KUWAIT CITY—Stevedores and cargo handlers at Kuwait's ports and airport are struggling to keep up with the crush of military supplies and equipment flooding in as more than 250,000 U.S. and British troops prepare to invade Iraq.
U.S. military officials deny that the slow supply stream is affecting readiness. "We wouldn't say if it was," a spokesman said.
But privately, commanders say the ports and airport have become bottlenecks in the war effort. Many acknowledge that the war is likely to begin with some equipment still in containers, on ships, in the harbor.
Military cargo planes are sharing Kuwait International Airport with commercial airliners. Lines of ships queue up to enter the small port of Shuwaikh and the still smaller port of Shuaibah farther south. Army support units all over Kuwait are waiting for freighters to dock or be unloaded.
"It's been a reveille to taps operation," said Col. Matthew Blackledge, logistics chief for the 1st Marine Expeditionary Force at Camp Commando in the northern Kuwaiti desert. "Getting all the stuff in here has been like playing that game, Space Invaders. But you're never at Level 1. You're at Level 10 all the time."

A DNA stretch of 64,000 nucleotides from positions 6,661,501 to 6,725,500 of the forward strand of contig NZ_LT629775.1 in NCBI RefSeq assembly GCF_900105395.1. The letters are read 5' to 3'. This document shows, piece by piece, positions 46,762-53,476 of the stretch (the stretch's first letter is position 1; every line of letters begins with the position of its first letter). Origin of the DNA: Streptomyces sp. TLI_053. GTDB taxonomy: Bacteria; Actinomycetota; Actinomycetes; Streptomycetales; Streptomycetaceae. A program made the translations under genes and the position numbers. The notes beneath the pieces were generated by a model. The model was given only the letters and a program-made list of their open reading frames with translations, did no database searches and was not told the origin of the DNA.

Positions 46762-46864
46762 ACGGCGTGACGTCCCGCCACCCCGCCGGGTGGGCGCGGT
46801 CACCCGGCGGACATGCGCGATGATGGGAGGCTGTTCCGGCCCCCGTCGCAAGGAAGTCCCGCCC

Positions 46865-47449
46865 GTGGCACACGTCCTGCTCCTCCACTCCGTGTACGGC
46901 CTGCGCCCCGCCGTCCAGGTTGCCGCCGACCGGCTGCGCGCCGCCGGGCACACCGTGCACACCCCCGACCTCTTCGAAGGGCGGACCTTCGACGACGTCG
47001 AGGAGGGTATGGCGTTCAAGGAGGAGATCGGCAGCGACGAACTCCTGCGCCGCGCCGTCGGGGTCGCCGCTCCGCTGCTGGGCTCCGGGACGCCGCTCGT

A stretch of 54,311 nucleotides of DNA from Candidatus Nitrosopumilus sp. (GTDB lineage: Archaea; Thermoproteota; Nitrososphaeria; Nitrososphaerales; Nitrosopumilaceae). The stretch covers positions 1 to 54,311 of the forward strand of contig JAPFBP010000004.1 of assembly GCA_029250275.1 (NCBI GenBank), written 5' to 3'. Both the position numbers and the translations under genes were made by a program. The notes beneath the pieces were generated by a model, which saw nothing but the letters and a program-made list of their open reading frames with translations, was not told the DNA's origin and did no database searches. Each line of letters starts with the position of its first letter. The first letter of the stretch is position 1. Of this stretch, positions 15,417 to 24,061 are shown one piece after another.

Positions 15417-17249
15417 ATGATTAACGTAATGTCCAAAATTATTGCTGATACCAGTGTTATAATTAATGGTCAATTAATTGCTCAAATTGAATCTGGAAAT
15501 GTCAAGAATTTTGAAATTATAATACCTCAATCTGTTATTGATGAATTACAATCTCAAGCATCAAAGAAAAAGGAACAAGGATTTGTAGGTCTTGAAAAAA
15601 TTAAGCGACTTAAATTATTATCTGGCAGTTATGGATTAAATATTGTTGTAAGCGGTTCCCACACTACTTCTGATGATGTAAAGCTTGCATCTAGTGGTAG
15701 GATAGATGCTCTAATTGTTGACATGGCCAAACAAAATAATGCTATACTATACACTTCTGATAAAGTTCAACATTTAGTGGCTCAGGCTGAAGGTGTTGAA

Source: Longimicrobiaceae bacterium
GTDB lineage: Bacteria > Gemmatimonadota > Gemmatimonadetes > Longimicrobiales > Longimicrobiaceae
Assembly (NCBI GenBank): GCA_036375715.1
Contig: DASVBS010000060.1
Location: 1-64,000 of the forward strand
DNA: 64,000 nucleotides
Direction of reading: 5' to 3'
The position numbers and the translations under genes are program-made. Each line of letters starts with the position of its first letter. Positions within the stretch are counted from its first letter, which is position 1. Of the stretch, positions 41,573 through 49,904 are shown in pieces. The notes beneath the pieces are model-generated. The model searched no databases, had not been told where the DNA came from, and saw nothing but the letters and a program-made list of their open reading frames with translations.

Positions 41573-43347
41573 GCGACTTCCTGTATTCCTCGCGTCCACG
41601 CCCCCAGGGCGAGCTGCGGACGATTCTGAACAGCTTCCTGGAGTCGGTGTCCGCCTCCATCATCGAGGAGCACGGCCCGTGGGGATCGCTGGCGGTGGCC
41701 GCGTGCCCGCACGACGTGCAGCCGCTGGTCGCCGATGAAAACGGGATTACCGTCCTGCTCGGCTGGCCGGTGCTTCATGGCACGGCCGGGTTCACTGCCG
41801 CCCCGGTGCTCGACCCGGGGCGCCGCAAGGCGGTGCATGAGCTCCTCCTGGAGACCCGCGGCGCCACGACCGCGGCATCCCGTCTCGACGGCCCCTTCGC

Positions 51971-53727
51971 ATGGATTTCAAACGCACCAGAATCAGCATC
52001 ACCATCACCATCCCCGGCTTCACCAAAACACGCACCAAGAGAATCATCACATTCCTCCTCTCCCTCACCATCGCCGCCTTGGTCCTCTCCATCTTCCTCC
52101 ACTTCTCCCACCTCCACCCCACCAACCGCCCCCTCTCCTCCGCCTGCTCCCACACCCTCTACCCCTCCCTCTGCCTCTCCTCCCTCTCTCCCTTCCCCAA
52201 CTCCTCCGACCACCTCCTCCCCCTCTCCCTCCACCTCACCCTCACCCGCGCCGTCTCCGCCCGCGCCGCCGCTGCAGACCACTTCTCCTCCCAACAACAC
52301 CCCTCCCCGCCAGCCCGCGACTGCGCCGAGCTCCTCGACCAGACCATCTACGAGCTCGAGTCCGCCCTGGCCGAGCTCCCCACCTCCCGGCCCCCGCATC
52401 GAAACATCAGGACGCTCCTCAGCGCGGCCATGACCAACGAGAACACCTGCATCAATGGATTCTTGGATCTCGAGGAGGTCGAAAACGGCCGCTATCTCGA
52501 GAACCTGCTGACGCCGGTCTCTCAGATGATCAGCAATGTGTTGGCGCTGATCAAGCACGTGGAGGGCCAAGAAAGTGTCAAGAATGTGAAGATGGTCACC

"There are always two or three ships waiting," Blackledge added.
Only a portion of the 101st Airborne Division, originally scheduled to deploy from Turkey, is fully supplied. And three armored units—the 1st Cavalry Division, the 1st Armored Division and the 3rd Armored Cavalry Regiment—are still in the United States or Europe and will not be in the Gulf region until mid- to late April. Their equipment may have to flow through Kuwait's cramped port as well.
"When Turkey wouldn't let us use their port, it screwed everything up," said Master Sgt. David Mills of Columbia, S. C., who has been trying to get supplies to his combat support units in the Army's V Corps.
Transport trucks are hard to come by. And even basic equipment such as satellite phones are slow getting to the troops. Some units are using cell phones they leased in Kuwait.
Commanders insist that despite the bottlenecks, the troops at the front are "98 percent" supplied and ready to go.
(Juan Tamayo and Meg Laughlin contributed to this report.)
(c) 2003, Knight Ridder/Tribune Information Services.